Commentary

Our vaccine debate is now an episode of ‘Curb Your Enthusiasm’ | Dick Polman

Except the actions of vax curmudgeons have real life implications

January 31, 2022 6:30 am

Seventy years ago, in response to a fantastical-but-true event on the ball field, sportswriter Red Smith wrote: “The art of fiction is dead. Reality has strangled invention.”

Dick Polman Cagle Syndicate photo

Indeed there are times, as we all know, when life imitates art imitates life. But this week nothing can top the twisty absurdism of the true tale that bonds Larry David with his ex-TV wife and Robert F. Kennedy Jr. It’s a tale I find worth telling, if only because I yearn not to write today about the usual downers, like encroaching fascism and Russian troop movements.

Nevertheless, if you do want some downer material, stay tuned. Because I can offer you Robert F. Kennedy Jr.

For those of you who haven’t seen the 11 seasons of “Curb Your Enthusiasm,” here’s the gist: Seinfeld creator Larry David, playing a curmudgeonly character named Larry David, is relentlessly punished, in big and small ways, for his various meddlings, inactions, and passive aggressive actions. The Jerusalem Post newspaper approvingly points out, “Curb Your Enthusiasm has always been a Jewy show,” operating on the Yiddish principle of middah k’neged middah – which roughly translates to “what goes around comes around.” As our star would say, he gets “prit-tayy…prit-ayy” pissed.

Jewish themes and tropes predominate, moreso than ever.

Larry, as “Larry,” detests Trumpists and anti-Semites, and he’s obsessed with the Holocaust. This past season, when a Klansman comes to his house, ticked off that Larry’s friend Susie had sewn a Star of David on his Klan robe, Larry alerts the neighborhood by blowing the Rosh Hashanah shofar from his balcony. That’s all consistent with some of the stuff he produced on “Seinfeld,” like the episode when Jerry and George got stuck in a limo with two Nazis who said the Holocaust was a hoax.

Anyway, in our real-life Curb episode, real Larry and the real actress Cheryl Hines, who was pretend-married to “Larry” on the show until they pretend-divorced, were both guests at a real wedding in 2012. At that wedding, Larry introduced Cheryl to another guest, RFK Jr. (one of the slain RFK’s 11 children). The two hit off. Cheryl nicknamed him “my Cutie Booby Bobby.” They got hitched in 2014.

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Fast forward to two Sundays ago, when people who refuse to get vaccinated – people dedicated to the further spread of the virus and its variants – gathered for a rally in Washington. RFK Jr. was a prominent speaker. Suffice it to say, statistically speaking, that in a family of 11 children, there was bound to be at least one nutcase. Precisely the kind that makes Larry’s head spin.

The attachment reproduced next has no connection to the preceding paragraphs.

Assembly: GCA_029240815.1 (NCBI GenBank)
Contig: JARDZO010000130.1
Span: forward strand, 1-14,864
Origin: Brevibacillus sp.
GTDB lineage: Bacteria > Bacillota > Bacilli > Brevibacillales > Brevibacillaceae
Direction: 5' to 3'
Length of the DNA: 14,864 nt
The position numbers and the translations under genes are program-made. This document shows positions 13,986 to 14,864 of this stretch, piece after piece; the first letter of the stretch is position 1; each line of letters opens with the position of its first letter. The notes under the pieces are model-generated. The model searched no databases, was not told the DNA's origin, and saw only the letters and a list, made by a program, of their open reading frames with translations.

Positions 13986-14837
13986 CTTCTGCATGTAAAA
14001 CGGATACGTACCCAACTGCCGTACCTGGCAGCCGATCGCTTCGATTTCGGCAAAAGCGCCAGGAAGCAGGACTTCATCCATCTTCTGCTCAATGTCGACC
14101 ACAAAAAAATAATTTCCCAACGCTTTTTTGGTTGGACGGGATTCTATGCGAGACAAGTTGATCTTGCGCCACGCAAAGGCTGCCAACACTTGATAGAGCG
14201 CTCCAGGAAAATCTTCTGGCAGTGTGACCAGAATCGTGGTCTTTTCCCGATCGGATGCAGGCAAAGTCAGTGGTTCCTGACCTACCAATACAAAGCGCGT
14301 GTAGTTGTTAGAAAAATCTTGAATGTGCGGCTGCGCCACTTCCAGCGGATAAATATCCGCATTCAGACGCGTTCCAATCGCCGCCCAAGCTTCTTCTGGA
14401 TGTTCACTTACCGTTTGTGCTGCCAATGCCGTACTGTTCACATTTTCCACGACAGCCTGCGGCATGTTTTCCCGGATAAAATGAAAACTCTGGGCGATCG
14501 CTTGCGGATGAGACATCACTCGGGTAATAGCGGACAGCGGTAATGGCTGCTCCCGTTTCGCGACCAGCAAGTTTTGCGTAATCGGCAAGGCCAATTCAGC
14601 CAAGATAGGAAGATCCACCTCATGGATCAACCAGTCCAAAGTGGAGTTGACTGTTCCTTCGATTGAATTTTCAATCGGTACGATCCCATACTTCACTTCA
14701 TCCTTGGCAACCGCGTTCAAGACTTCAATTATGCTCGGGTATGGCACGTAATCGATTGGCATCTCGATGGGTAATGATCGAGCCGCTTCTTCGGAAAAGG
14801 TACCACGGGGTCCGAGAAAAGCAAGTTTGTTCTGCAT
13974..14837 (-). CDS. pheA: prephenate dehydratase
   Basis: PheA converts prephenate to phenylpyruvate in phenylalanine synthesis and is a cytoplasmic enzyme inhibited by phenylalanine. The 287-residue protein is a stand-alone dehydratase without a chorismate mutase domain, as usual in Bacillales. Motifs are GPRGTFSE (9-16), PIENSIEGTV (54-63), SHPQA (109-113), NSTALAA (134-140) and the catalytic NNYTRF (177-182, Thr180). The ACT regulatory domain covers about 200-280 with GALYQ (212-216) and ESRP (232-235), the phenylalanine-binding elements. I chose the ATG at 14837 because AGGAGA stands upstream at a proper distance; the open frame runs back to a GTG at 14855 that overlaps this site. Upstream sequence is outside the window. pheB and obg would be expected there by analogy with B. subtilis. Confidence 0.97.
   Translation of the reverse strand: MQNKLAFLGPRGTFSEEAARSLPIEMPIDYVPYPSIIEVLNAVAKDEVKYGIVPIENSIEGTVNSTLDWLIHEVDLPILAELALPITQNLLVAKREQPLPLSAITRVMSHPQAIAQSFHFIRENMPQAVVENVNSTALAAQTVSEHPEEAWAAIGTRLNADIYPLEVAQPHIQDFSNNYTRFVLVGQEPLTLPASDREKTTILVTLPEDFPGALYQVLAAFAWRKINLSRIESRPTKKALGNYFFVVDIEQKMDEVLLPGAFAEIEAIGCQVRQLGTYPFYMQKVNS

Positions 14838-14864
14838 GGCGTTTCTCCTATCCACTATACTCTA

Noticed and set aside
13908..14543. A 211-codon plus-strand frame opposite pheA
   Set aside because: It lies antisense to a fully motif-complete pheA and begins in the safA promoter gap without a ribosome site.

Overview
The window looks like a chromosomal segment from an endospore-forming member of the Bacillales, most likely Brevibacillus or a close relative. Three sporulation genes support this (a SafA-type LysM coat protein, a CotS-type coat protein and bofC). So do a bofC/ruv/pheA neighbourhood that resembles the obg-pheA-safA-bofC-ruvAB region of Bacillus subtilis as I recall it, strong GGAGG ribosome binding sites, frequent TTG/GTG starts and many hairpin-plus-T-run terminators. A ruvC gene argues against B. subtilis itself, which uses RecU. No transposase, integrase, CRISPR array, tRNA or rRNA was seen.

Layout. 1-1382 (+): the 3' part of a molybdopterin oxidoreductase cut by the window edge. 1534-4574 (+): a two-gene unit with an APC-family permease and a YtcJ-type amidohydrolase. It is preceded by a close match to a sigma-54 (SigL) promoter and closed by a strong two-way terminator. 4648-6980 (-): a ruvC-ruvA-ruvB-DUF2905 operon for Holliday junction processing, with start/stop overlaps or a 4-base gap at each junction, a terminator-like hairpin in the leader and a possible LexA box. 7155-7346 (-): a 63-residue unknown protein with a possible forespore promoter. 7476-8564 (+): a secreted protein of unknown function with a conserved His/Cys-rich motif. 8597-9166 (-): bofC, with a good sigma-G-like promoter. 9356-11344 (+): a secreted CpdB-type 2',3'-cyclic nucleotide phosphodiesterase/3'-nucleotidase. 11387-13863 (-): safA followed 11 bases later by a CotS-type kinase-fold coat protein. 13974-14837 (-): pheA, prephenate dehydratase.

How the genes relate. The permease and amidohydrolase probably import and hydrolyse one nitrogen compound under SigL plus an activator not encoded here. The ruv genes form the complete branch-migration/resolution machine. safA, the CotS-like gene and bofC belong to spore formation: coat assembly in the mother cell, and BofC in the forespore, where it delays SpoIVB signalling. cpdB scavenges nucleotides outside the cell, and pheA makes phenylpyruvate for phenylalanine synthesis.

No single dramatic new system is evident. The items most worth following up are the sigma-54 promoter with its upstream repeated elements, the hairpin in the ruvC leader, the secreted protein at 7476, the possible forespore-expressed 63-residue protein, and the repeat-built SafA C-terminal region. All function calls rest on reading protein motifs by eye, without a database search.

This particular Kennedy is part of the crowd that somehow equates vaccine mandates (that are designed to save people’s lives) with Nazis (whose Holocaust snuffed six million lives).

Kennedy posited the notion that in today’s America, we’re all worse off than Anne Frank. The vaxxers, he said, are using satellites and 5G mobile networks to create a massive surveillance network that will ferret out anyone refusing to get vaxxed. In his words, “None of us can run and none of us can hide…Even in Hitler’s Germany, you could hide in the attic like Anne Frank did.”

Well. I suspect that Anne Frank’s family could’ve enlighten Kennedy about a few things, had they not all died in Nazi camps. As the Auschwitz Memorial tweeted yesterday, exploiting the deaths of people who perished in the Nazi epidemic “is a sad symptom of moral and intellectual decay.”

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One can only imagine what’ll happen with Larry and Cheryl meet on the set for season 12:

“Hi Larry, I hope you’re not mad at me because of Cutie Booby.”

“Eh.”

“Because, remember, you’re the one who introduced us.”

“Eh.”

“Fine. What’s our first scene?”

“Forget it, Eva Braun. You are prit-tayy…prit-tayy…fired.”

Opinion contributor Dick Polman, a veteran national political columnist based in Philadelphia and a Writer in Residence at the University of Pennsylvania, writes at DickPolman.net. His work appears on Mondays on the Capital-Star’s Commentary Page. Readers may email him at [email protected].

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